125 Years, and Millions of Views, and No One Noticed This About Starry Night–Until Now

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Vincent Van Gogh lived during a time of artistic upheaval. Photography was making traditional representational painting and portraiture obsolete. Artists struggled to make their work relevant. Many failed. Others, like Van Gogh, pioneered new ways of painting.

Van Gogh (seen below) may have captured something even more allusive than relevance. In the years before his suicide, Van Gogh painted under the influence of a growing psychosis. In these late paintings, scientists are seeing something that cameras can’t capture.


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The video below explains this phenomena in more scientifically accurate detail, though the concept can be broken down easily enough. Van Gogh, it would seem, had–in his mania–access to something many couldn’t see (unless he painted it).


Fluid turbulence is hardly understood by science. We can see its effects in practical examples, and simple illustrations, but even this understanding came long after Van Gogh. And scientists are still uncertain as to what causes these patterns.


In short, fluid moves in odd circular patterns. Large circular patterns spin off smaller patterns. Think about eddies that appear in white water.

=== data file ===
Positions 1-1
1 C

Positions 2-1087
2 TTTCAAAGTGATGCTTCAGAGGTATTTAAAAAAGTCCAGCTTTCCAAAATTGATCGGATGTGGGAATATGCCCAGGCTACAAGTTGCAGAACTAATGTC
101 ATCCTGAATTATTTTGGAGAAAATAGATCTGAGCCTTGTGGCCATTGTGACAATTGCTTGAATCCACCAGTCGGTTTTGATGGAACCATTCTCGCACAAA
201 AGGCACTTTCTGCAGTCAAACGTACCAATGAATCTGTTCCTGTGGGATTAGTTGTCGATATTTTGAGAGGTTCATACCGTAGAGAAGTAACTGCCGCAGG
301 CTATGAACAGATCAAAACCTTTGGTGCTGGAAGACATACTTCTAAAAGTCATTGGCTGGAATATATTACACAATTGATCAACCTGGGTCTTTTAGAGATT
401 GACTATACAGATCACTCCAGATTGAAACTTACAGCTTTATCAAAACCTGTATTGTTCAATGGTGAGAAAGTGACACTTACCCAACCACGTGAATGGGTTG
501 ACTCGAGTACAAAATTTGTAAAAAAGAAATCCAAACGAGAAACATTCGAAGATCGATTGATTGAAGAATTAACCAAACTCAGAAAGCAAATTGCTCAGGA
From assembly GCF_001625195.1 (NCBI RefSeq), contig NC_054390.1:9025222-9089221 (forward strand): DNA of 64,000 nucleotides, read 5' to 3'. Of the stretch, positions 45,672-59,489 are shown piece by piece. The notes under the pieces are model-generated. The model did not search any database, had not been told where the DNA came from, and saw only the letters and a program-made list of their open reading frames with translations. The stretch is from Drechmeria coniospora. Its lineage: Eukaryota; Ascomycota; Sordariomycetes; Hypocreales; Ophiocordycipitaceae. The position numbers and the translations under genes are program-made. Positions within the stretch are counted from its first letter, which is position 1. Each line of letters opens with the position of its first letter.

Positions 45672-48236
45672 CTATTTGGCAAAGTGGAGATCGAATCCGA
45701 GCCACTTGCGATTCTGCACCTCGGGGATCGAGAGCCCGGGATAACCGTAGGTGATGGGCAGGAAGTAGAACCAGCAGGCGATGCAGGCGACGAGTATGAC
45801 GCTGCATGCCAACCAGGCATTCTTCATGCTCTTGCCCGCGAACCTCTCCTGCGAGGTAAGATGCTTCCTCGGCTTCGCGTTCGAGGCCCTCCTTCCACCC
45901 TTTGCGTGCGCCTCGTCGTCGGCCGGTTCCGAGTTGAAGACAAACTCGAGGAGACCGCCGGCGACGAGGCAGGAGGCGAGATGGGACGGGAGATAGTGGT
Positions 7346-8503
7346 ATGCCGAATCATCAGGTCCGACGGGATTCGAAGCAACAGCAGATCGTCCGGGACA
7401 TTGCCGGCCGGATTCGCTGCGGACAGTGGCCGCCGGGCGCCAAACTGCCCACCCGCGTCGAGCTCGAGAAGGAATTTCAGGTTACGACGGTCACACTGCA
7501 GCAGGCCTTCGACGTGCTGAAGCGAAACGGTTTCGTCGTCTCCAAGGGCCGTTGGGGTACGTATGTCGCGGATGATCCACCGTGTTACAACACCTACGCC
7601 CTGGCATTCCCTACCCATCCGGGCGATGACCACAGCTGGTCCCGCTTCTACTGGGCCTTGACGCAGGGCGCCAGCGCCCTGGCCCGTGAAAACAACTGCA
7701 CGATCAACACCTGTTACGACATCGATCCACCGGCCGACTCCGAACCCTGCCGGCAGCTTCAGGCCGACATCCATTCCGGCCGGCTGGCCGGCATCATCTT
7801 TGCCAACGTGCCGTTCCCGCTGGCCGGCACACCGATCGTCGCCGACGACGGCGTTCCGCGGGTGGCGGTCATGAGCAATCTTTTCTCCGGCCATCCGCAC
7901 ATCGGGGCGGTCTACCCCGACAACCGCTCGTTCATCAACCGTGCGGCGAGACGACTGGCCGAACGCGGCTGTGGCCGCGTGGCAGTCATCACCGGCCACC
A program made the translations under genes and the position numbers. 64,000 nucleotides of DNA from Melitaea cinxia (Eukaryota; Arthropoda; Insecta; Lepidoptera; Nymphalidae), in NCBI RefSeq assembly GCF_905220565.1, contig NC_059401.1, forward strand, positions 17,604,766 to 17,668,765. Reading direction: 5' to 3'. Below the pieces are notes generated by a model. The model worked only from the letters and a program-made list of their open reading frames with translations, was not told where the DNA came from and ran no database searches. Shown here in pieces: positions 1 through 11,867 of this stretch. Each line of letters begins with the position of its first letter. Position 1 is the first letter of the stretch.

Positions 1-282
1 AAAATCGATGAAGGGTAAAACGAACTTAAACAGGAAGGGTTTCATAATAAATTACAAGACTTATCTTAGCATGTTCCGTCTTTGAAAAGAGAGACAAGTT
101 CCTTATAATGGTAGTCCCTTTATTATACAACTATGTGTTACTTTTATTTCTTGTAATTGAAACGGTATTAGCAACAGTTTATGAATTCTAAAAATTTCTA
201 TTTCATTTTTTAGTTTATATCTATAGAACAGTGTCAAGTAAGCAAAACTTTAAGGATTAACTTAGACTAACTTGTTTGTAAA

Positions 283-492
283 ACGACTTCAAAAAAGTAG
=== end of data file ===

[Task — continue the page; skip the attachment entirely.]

Fluid turbulence can be seen in cloud of dust in space, and physical clouds on planet surfaces. The phenomena is observed now with telescopes. Which brings us to Van Gogh.


Starry Night has patterns of impressionistic swirls. These swirls interact with one another in a way that looks like fluid turbulence. There’s no way Van Gogh could have used the theory of fluid turbulence to paint the light swirls around the stars of Starry Night, and yet he’s captured the mathematical complexity of the theory very closely.


This has led scientists to believe Van Gogh, when he was having psychotic episodes, could see or sense this pattern in nature. Oddly, his paintings from earlier periods–even those with swirls and circles, don’t reflect this relationship of swirls to one another in any way.


Scientists have gone back to paintings of the period and looked for more evidence of the theory at work, but have come up empty. When Van Gogh was institutionalized, the swirls appear. They’re not present in the work of his peers, either, even those who also suffered from mental instability.

Watch this video. It is complex, but well explained. It will require you to think a bit, but it is worth it.